The goodness of the electronics continues with the Spektrum 2.4GHz system. It is the more basic DX3E transmitter, but it offers all of the adjustments you’ll need. Losi rounds out the electronics package with a metal gear servo that puts out 140 oz.-in. of torque.

Body, Wheels & Tires

The 22T RTR is offered in two different pre-painted schemes–one predominately black and one predominately white. The tires are Losi BK-Bar tires mounted on yellow dish rims. The tires are simply listed a “race-compound” and feel soft and reasonably tacky. BK-Bar tires feature a low tread that is best suited for indoor tracks or smoother outdoor tracks with a well established racing groove.

The Losi BK-Bar tires get their name from their creator and world champion racer, Brian Kinwald. He created the original tires by cutting up tires and using the low profile inside support ribs as the tread. His cut up and glued together creation worked so well that production BK-Bar tires were then created.

At RC Truck Stop we adamantly believe in really testing a review vehicle. Bashers get bashed and race trucks get taken to the track. I hit up both the local indoor and outdoor off-road tracks. Out of the box, the 22T RTR is very much at home on the typical indoor track. With its well designed suspension, it’s capable outdoors, but most outdoor tracks will more noticeably require a tire change to be dialed in (more on that later).

I did have to perform a quick fix before hitting the track. The wiring from the speed control to the motor was secured too tightly and the speed control was being pulled free of it mount. I applied new servo tape and cut the cable tie binding the motor wires, sensor loom and speed control power capacitor together. I’m all for the wires being neat, but the wires can’t be secured so tightly that there isn’t some room for flex. This isn’t a problem you’re likely to find on every 22T RTR, but instead I’m inclined to suspect this is more of a fluke.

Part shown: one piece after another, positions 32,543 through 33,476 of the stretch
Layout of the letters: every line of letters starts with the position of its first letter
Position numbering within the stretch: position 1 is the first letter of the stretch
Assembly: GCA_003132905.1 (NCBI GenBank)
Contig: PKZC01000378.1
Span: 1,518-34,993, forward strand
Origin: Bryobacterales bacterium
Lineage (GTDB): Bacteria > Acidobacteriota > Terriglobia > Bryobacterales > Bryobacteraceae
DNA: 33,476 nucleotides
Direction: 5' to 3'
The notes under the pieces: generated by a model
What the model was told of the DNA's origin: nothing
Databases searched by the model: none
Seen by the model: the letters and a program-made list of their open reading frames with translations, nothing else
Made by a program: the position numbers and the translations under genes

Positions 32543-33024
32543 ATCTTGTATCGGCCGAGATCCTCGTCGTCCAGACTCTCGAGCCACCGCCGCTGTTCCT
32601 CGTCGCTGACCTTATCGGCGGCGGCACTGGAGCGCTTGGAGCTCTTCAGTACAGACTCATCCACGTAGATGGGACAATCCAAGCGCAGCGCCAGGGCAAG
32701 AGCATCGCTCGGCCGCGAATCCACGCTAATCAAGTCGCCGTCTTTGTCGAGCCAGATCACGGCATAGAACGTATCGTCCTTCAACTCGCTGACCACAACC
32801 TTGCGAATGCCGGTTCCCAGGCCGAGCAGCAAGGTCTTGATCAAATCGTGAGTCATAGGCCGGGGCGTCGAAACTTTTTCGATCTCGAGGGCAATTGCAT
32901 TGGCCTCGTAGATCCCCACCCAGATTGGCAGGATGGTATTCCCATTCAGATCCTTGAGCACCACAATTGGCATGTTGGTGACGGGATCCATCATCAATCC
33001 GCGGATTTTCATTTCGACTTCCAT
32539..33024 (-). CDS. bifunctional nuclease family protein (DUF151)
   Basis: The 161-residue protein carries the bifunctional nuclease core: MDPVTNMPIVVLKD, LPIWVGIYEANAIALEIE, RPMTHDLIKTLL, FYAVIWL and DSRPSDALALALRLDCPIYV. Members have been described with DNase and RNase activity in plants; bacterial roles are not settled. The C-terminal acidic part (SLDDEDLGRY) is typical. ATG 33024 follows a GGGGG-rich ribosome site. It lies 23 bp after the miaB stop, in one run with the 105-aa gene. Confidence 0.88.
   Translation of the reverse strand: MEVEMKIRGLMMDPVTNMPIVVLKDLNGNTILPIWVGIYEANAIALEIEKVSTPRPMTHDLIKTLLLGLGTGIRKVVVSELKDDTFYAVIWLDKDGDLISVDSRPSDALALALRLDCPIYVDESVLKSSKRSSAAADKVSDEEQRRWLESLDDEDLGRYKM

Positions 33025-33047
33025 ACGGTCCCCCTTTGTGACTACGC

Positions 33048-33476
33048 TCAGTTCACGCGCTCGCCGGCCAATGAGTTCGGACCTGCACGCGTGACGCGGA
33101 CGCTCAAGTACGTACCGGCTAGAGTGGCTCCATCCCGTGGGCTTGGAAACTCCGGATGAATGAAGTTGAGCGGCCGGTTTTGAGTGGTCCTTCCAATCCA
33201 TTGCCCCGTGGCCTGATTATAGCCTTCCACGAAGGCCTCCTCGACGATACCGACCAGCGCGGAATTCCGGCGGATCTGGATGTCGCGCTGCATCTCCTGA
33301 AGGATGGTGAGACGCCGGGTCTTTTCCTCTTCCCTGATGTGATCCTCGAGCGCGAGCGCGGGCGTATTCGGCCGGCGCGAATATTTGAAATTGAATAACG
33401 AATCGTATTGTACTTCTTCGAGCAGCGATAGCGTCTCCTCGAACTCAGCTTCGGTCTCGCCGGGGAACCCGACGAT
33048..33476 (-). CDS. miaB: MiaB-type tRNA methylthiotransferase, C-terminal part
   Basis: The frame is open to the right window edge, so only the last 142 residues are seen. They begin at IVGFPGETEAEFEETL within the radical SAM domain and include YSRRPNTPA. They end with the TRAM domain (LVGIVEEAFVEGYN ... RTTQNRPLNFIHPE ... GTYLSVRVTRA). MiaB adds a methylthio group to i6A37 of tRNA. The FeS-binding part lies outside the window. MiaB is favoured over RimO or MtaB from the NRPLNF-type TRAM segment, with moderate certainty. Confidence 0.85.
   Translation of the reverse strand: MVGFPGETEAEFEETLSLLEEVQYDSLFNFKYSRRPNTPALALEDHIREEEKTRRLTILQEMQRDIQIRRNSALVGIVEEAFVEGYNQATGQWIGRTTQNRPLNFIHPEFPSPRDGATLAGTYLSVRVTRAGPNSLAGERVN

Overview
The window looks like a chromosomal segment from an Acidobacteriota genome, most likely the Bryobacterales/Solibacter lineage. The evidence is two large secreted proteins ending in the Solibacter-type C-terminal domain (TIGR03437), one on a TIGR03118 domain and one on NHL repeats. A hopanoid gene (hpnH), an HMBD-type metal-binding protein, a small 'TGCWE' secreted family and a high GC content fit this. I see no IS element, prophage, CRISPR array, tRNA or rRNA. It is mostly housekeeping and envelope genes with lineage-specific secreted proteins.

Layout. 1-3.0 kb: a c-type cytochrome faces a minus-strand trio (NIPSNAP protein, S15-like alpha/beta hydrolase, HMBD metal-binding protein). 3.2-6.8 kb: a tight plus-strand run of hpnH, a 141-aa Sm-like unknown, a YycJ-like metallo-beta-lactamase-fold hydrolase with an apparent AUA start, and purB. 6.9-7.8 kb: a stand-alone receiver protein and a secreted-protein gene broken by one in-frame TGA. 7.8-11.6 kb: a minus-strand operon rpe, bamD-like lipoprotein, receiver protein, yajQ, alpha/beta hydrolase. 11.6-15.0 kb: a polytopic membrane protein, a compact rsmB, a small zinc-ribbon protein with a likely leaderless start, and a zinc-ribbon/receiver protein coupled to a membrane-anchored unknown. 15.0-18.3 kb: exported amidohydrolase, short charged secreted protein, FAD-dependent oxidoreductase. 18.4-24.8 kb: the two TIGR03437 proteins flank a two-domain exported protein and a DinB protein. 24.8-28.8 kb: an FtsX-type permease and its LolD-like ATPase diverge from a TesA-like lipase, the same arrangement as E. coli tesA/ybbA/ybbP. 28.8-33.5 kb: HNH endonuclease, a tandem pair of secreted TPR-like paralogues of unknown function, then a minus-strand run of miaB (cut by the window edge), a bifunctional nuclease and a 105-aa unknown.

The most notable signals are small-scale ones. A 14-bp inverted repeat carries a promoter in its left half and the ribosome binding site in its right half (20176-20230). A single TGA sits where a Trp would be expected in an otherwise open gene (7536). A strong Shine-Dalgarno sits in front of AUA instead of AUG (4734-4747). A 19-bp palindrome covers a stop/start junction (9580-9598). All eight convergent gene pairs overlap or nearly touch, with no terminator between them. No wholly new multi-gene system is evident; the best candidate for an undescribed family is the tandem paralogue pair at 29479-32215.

When I tested outdoors at Pin Shop Hobbies in Oakville, CT, the tires were not happy on the unwatered track surface. If the track was watered, it would be a whole different story, but when I tested, if I was too aggressive getting on the throttle, the rear wanted to kick out. This is not a weakness of the 22T RTR; the BK-Bars are simply more of an indoor type tread pattern. Indoors or out, the suspension worked great. The truck is smooth, planted and easy to drive if you’re not stupid aggressive with the throttle.